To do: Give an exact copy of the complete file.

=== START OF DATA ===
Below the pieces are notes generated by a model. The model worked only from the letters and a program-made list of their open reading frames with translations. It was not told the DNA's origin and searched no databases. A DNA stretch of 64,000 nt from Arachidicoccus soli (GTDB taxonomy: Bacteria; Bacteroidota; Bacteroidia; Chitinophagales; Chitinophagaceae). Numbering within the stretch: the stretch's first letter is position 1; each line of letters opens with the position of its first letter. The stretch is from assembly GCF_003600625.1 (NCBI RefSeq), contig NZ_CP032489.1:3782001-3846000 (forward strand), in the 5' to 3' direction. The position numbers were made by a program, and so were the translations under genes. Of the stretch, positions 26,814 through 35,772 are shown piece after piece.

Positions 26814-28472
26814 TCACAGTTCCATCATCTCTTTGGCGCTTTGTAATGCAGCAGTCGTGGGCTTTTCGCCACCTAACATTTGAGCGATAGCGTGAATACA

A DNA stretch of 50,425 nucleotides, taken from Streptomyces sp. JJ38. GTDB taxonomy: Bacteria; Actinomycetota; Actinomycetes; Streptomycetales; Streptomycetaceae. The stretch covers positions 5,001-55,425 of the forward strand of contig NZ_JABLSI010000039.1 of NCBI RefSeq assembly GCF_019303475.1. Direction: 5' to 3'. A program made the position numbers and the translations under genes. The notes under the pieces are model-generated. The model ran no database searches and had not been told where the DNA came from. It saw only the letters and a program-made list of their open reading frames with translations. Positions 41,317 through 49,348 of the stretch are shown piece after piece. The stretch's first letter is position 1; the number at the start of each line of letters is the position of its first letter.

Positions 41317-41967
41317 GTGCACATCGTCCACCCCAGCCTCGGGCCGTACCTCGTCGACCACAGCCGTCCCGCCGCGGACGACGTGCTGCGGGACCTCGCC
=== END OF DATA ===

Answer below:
Below the pieces are notes generated by a model. The model worked only from the letters and a program-made list of their open reading frames with translations. It was not told the DNA's origin and searched no databases. A DNA stretch of 64,000 nt from Arachidicoccus soli (GTDB taxonomy: Bacteria; Bacteroidota; Bacteroidia; Chitinophagales; Chitinophagaceae). Numbering within the stretch: the stretch's first letter is position 1; each line of letters opens with the position of its first letter. The stretch is from assembly GCF_003600625.1 (NCBI RefSeq), contig NZ_CP032489.1:3782001-3846000 (forward strand), in the 5' to 3' direction. The position numbers were made by a program, and so were the translations under genes. Of the stretch, positions 26,814 through 35,772 are shown piece after piece.

Positions 26814-28472
26814 TCACAGTTCCATCATCTCTTTGGCGCTTTGTAATGCAGCAGTCGTGGGCTTTTCGCCACCTAACATTTGAGCGATAGCGTGAATACA

A DNA stretch of 50,425 nucleotides, taken from Streptomyces sp. JJ38. GTDB taxonomy: Bacteria; Actinomycetota; Actinomycetes; Streptomycetales; Streptomycetaceae. The stretch covers positions 5,001-55,425 of the forward strand of contig NZ_JABLSI010000039.1 of NCBI RefSeq assembly GCF_019303475.1. Direction: 5' to 3'. A program made the position numbers and the translations under genes. The notes under the pieces are model-generated. The model ran no database searches and had not been told where the DNA came from. It saw only the letters and a program-made list of their open reading frames with translations. Positions 41,317 through 49,348 of the stretch are shown piece after piece. The stretch's first letter is position 1; the number at the start of each line of letters is the position of its first letter.

Positions 41317-41967
41317 GTGCACATCGTCCACCCCAGCCTCGGGCCGTACCTCGTCGACCACAGCCGTCCCGCCGCGGACGACGTGCTGCGGGACCTCGCC